Scientists were able to cure patients of skin cancer with a genetically modified virus, making it the first successful virus-based treatment in a phase three trial. Malignant melanoma is the most dangerous form of skin cancer and the fifth most common cancer diagnosed in the UK 1. Currently, most treatments include invasive chemotherapy, radiotherapy and surgery, all of which are accompanied by an increased risk of additional harm. In a phase three trial, researchers found that the new therapy, Talimogene Laherparepvec (T-VEC) targets cancer cells specifically and has fewer side effects compared to traditional cancer treatments.
T-VEC is a genetically modified version of the herpes simplex virus type 1. It multiplies inside cancer cells until they burst open and produces GM-CSF molecules, which stimulate the immune system to destroy the tumour 2. The virus was also modified to prevent it from causing damage to healthy tissue or from infecting healthy cells.
The clinical trials were led by researchers from the Institute of Cancer Research (ICR) in the UK and took place across the UK, US, Canada and South Africa. 436 patients with advanced, inoperable malignant melanoma were randomized to receive either T-VEC or the current best immunotherapy drugs. 16.3% of the patients who were treated with T-VEC responded strongly compared to 2.1% of the patients who were treated with the control immunotherapy 3. Some patients treated with T-VEC showed a response that lasted longer than three years, which is a standard benchmark used by oncologists to define a cure. T-VEC has proven that survival for melanoma patients can be lengthened by years. However, this may only apply for some patients.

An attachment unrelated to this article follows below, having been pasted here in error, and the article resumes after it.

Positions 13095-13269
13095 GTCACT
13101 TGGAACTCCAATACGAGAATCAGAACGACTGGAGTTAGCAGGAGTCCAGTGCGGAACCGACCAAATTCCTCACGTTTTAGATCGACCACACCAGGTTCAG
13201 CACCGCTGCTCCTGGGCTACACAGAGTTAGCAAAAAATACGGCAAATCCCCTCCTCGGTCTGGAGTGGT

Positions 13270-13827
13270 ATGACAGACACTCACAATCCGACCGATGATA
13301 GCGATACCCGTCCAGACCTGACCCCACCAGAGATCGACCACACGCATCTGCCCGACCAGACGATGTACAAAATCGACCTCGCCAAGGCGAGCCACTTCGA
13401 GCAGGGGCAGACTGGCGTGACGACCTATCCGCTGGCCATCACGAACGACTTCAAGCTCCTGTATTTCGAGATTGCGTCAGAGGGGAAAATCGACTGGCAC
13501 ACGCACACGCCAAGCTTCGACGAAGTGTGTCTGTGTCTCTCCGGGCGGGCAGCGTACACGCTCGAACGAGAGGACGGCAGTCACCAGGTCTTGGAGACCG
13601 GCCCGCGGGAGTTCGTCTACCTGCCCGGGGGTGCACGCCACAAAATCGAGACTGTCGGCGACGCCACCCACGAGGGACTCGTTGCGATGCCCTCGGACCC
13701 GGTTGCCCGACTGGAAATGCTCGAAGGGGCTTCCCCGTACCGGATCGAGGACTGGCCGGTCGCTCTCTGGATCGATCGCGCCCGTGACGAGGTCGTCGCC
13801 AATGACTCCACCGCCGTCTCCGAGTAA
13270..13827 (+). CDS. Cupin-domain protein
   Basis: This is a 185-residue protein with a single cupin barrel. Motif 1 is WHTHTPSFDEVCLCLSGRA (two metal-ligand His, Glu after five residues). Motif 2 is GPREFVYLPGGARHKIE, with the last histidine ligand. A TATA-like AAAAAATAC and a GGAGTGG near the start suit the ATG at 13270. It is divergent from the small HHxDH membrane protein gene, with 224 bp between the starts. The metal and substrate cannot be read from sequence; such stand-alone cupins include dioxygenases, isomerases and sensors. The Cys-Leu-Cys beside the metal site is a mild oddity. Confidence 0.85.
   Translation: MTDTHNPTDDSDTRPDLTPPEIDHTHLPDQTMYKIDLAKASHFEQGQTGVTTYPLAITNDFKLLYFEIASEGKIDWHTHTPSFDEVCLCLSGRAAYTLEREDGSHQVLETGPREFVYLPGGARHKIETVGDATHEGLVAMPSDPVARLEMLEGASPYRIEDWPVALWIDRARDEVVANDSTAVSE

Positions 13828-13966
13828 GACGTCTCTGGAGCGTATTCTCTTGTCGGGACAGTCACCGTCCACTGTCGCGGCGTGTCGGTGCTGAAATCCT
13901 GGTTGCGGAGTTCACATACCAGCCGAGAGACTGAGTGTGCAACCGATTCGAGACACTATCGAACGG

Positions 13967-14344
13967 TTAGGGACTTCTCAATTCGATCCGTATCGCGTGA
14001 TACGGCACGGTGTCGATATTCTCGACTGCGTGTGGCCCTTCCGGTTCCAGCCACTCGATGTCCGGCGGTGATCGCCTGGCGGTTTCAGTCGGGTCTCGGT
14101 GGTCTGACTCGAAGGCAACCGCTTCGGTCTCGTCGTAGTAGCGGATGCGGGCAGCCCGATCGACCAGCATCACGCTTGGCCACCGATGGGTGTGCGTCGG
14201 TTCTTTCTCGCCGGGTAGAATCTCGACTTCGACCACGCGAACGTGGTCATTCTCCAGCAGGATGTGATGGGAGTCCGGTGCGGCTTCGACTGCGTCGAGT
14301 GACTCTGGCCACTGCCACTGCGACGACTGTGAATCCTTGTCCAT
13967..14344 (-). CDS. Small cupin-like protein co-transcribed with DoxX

“Previous studies have shown T-VEC could benefit some people with advanced skin cancer, but this is the first study to prove an increase in survival,” said Dr. Hayley Frend, science information manager at Cancer Research UK. “The next step will be to understand why only some patients respond to T-VEC, in order to help better identify which patients might benefit from it.”
T-VEC hasn’t been licensed yet, but researchers believe that it would be a great addition to current melanoma treatments that are already available on the market. It has also raised hopes for an end to chemotherapy 4. In the meanwhile, researchers are applying the same process to develop treatments for other cancers. Professor Paul Workman, Chief Executive of ICR, London said, “We may normally think of viruses as the enemies of mankind, but it’s their very ability to specifically infect and kill human cells that can make them such promising cancer treatments.”
Edited by Debbie Nicol
- Knapton, S. (2015, May 27). “Genetically engineered virus ‘cures’ patients of skin cancer.” The Telegraph. Retrieved from http: http://www.telegraph.co.uk/news/science/science-news/11631626/v.html
- Devlin H. (2015, May 27). “Virotherapy: skin cancer successfully treated with herpes-based drug.” The Guardian. Retrieved from http://www.theguardian.com/science/2015/may/26/skin-cancer-patients-successfully-treated-with-herpes-based-drug
- Whiteman, H. (2015, May 27). “Groundbreaking treatment uses herpes to combat skin cancer.” Medical News Today. Retrieved from http://www.medicalnewstoday.com/articles/294397.php
- Roberts, M. (2015, May 26). “Cold sore virus ‘treats’ skin cancer.” BBC News. Retrieved from http://www.bbc.com/news/health-32881552